Wednesday, March 21, 2007

?Tina Barney: Social Studies?

Documentary on photographers opens private lives of Europeans

Express Staff Writer

The Two Friends? by Tina Barney

One of America's most renowned art photographers, Tina Barney, famously uses a distinctive palette and large-scale color to record the gentrified East Coast world in which she lives. The documentary "Tina Barney: Social Studies" will be shown 6 p.m. today, March 21, at the Community Library in Ketchum. Based on her latest project "The Europeans," the hour-long film was made by Paris-based director Jaci Judelson in 2005.

"I photographed (that world) for 30 years and wanted to change," Barney said from her home in New York City. "Some friends suggested I apply as visiting artist to the American Academy in Rome. This was solidified by Colleen Daly, who introduced me to Italian friends of hers. It gave me the incentive to go. I started the project (which became "The Europeans") in Rome with one family Colleen knew."

Daly, the executive director of The Community Library, and Barney have been good friends since the late 1980s. Barney lived in Ketchum from 1973 to 1983, during which time she was associated with the Sun Valley Arts Center, now known as the Sun Valley Center for the Arts. In 1991, she was the recipient of a Guggenheim Fellowship.

"I went back to Europe three consecutive falls and slowly people I knew said 'I have friends,' 'I have cousins' who they introduced me to."

Like a 21st century version of the Grand Tour, she traveled around capturing moments in private lives in Vienna, London, Italy, France, Spain and Germany. The photographs give an insightful glimpse into a world of modern Europeans. Amidst the tour, Barney was approached by Judelson about making a movie.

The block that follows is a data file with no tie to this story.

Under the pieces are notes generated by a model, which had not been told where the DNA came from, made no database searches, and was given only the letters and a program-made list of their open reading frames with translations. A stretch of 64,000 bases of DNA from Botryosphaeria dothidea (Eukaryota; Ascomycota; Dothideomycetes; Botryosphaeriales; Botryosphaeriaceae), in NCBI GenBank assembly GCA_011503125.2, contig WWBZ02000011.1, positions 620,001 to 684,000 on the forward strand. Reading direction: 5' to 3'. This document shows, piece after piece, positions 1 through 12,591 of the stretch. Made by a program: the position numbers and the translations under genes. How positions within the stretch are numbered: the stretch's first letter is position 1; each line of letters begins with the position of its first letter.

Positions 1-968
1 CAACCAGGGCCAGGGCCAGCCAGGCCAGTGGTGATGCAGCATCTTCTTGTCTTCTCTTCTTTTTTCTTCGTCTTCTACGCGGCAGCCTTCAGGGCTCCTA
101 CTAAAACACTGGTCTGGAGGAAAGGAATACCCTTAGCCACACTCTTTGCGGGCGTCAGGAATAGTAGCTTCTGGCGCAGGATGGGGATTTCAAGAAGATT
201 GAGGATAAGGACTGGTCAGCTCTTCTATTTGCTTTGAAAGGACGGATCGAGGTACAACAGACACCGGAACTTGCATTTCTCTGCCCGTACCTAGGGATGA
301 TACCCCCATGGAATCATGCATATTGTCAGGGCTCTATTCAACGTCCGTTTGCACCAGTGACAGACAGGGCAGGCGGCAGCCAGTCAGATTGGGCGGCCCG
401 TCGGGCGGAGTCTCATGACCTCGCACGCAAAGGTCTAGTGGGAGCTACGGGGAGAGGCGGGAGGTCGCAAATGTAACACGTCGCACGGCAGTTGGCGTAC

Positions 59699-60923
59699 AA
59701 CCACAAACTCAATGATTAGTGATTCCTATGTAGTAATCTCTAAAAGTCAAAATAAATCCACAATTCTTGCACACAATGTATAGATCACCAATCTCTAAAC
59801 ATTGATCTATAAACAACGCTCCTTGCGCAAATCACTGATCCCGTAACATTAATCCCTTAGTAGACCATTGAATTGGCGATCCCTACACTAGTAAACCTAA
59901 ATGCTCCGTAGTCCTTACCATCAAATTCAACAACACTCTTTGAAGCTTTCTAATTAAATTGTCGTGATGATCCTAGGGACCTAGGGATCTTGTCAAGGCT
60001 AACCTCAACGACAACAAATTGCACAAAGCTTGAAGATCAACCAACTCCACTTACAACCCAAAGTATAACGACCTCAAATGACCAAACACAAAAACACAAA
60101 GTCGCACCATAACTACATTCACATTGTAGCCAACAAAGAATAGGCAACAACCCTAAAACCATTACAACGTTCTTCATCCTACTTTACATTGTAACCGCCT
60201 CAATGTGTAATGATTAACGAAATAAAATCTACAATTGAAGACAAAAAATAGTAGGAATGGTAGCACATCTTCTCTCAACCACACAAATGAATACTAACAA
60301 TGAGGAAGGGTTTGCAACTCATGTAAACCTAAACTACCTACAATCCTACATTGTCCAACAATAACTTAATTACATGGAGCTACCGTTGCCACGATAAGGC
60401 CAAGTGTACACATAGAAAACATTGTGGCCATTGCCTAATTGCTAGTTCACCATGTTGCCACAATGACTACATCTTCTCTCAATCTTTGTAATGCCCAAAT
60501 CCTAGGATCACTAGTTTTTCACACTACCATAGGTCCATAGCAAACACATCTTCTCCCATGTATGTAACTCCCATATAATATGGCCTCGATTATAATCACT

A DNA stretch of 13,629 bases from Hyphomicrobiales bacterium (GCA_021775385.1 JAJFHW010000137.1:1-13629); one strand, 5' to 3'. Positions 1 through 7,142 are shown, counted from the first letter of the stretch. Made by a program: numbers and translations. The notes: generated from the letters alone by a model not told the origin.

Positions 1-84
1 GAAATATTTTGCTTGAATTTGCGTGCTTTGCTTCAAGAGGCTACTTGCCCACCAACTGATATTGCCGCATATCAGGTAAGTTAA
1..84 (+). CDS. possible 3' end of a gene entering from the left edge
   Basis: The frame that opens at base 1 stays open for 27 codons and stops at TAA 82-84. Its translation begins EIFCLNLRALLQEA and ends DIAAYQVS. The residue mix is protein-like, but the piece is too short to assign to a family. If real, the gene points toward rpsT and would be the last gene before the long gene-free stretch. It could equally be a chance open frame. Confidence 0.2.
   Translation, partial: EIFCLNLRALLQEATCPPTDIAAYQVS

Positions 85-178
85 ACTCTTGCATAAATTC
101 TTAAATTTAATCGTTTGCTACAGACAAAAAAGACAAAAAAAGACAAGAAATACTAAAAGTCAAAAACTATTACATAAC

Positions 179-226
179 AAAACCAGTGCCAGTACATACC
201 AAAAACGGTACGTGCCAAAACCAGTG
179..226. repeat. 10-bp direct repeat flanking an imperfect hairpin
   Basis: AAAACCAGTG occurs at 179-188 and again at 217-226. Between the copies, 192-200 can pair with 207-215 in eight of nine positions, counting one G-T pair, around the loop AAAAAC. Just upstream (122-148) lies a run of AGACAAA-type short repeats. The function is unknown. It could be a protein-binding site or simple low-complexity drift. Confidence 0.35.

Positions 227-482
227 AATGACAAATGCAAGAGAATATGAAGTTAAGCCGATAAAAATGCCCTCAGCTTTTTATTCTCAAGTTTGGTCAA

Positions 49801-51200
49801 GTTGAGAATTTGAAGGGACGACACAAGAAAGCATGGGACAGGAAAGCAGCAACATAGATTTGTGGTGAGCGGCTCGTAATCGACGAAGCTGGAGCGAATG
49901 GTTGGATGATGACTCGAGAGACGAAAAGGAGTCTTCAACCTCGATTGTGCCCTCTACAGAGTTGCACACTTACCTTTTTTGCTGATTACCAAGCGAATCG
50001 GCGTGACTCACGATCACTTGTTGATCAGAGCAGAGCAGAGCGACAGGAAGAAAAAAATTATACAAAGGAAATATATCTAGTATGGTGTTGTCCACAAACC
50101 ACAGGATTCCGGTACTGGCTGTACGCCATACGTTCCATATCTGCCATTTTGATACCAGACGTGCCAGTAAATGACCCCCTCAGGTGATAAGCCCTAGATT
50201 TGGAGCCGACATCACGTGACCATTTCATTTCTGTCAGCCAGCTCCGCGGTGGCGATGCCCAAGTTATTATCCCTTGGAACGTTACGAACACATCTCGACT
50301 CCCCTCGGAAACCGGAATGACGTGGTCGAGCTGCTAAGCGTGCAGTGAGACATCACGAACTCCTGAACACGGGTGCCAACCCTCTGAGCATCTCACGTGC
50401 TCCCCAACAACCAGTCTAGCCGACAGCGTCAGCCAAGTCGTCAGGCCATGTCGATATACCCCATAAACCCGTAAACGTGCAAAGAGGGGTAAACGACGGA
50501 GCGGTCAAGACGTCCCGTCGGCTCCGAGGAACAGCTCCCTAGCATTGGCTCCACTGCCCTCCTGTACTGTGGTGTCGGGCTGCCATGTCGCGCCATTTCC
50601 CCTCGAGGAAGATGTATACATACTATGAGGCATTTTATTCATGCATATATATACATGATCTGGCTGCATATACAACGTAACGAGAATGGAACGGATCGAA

"I met Jaci vicariously through Colleen," Barney said. "Colleen was my assistant one-year in Italy and it was through her friends that I met Jaci. Colleen is very important to this project.

"Jaci and I became dear friends. She made it fun. She has the right personality. I was worried she was going to get in the way. She had a soundman, a cameraman and assistant. I thought what will people think when I walk in with this entourage. But once there I never thought of her. It was wonderful and really fun."

"Social Studies" was shot in Paris, New York City, Rhode Island, Long Island and in Arles, France.

"Really the film is for educational purpose. That's what I thought of it as," Barney said. "So many students asked how I do what I do. How long does it take to take each shot? How do you meet these people? This way you can see the process."

Among the many venues where Barney's work has shown are the Barbican Art Gallery in London, the Arles Festival, Museum der Moderne in Salzburg, the Norton Museum of Art, and The Museum of Contemporary Photography in Chicago. She is represented by Janet Borden Inc. in New York.

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